. While high-level features provide contextual information, the low-level features extract detailed information. In order to collect information from people with various sizes and in different crowd density conditions, MRCNet propagates information in all levels from the bottom to the top. Taking advantage of this structure, MRCNet shows high robustness and transferability by achieving superior crowd counting and density map estimation results on both aerial and CCTV-based datasets. It outperforms the state-of-the-art methods on the ShanghaiTech dataset[Zhang2016], a challenging CCTV-based benchmark, by achieving the smallest Mean Absolute count Error (MAE). In addition, on our proposed DLR-ACD dataset, MRCNet achieves the smallest counting MAE and the highest F1-score in person detection.
In summary, our main contributions are:
We introduce a novel aerial crowd dataset, the so-called DLR-ACD.
We propose MRCNet which is able to deal with the existing challenges in both aerial and CCTV-based crowd images.
MRCNet achieves state-of-the-art results on the DLR-ACD and ShanghaiTech datasets.
2 Related Works
There is a vast literature on crowd counting and crowd density estimation in computer vision[Sindagi2018]. In order to deal with scale variation, a number of previous works proposed employing networks with multi-column architectures to obtain receptive fields with various sizes and extract features at different scales. A three-column architecture developed by Zhang et al [Zhang2016], the so-called MCNN, and a combination of shallow and deep networks proposed by Boominathan et al [Boominathan2016] are examples of multi-column CNNs. As an approach toward improving the network performance in the presence of significant crowd density variations, Sam et al [Sam2017] proposed a switching multi-column CNN in which each column is trained separately on image patches of specific crowd densities. Ranjan et al [Ranjan2018] proposed ic-CNN, a two-branch network with a feed-forward structure, which incorporates low-resolution prediction maps for generating high-resolution crowd density maps.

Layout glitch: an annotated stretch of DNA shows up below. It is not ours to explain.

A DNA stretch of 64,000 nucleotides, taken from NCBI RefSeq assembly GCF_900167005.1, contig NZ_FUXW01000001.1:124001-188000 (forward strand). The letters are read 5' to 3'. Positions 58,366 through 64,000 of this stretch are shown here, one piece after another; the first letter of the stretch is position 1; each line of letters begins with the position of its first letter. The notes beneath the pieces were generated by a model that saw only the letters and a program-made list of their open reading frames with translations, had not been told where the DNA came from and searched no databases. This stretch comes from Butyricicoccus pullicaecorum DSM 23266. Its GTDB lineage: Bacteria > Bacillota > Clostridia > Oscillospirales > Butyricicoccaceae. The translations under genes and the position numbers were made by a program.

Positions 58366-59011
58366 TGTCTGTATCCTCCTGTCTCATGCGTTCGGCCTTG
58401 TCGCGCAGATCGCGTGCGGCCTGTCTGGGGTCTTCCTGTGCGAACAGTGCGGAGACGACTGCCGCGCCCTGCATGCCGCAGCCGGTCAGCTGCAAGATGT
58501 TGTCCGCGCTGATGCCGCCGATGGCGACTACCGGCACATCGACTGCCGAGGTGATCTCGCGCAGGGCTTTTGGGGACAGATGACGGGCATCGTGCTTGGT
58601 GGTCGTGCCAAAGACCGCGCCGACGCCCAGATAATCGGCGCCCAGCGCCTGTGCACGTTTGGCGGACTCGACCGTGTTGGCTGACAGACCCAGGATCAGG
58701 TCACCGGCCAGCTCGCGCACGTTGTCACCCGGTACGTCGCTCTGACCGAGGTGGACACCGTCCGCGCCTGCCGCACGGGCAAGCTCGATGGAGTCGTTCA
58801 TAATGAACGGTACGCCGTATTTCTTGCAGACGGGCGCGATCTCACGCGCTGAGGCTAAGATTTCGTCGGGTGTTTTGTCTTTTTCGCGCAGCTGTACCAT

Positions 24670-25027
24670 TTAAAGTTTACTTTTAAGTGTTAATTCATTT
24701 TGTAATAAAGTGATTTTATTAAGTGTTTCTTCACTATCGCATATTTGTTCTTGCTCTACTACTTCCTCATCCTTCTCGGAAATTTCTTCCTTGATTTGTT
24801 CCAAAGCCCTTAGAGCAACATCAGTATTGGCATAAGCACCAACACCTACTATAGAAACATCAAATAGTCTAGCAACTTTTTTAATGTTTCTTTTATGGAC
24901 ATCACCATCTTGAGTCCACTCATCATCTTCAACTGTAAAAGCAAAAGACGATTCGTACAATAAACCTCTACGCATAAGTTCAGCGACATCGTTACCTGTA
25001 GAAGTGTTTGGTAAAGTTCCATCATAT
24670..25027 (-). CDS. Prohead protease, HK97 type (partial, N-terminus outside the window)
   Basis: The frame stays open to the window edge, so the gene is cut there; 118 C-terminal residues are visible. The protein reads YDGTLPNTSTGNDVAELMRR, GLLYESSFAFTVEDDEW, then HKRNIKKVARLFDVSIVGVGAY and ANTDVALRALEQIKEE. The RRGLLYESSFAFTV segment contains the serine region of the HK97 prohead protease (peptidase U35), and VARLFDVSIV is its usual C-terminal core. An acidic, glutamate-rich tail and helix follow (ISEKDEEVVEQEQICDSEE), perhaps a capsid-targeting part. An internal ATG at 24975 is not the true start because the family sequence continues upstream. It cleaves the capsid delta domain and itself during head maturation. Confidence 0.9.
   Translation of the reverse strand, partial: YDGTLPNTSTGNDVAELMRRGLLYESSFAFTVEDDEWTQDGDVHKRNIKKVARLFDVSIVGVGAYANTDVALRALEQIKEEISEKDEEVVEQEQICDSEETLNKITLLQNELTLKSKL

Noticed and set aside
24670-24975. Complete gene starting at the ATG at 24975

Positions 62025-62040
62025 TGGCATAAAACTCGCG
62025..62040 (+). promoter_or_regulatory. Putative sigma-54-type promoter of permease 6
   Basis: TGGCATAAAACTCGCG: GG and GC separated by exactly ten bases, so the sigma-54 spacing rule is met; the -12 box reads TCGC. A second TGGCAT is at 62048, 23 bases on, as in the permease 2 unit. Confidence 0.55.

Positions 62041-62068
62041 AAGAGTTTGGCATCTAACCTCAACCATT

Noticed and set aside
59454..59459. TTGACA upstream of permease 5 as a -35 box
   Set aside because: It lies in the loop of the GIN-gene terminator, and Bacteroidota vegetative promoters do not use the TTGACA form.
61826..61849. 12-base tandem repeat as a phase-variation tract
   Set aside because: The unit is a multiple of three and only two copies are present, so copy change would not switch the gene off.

Despite the improvement achieved by the multi-column approaches, their scale-invariance highly depends on the number of columns and their receptive field sizes [Sindagi2018]. Furthermore, their depths are usually limited as they present heavy computational overhead. Therefore, single-column architectures have been favoured in most of the recent crowd counting networks. Zeng et al [Zeng2017] proposed a single column CNN, the so-called MSCNN, composed of scale aggregation blocks to tackle scale variations. Later Cao et al [Cao2018] used more sophisticated scale aggregation blocks in a deeper CNN together with a composition loss (Euclidean and local pattern consistency loss), the so-called SANet, and improved the count accuracy significantly. Wang et al [Wang2018] also relied on scale aggregation blocks in designing scale aware residual modules for SCNet, a single column crowd counting CNN. In order to tackle the variations in crowd density and appearance, Sam et al [Sam2018] proposed a growing CNN, the so-called IG-CNN, in which a base CNN is recursively split into two child-CNNs each becoming an expert on certain crowd types during training.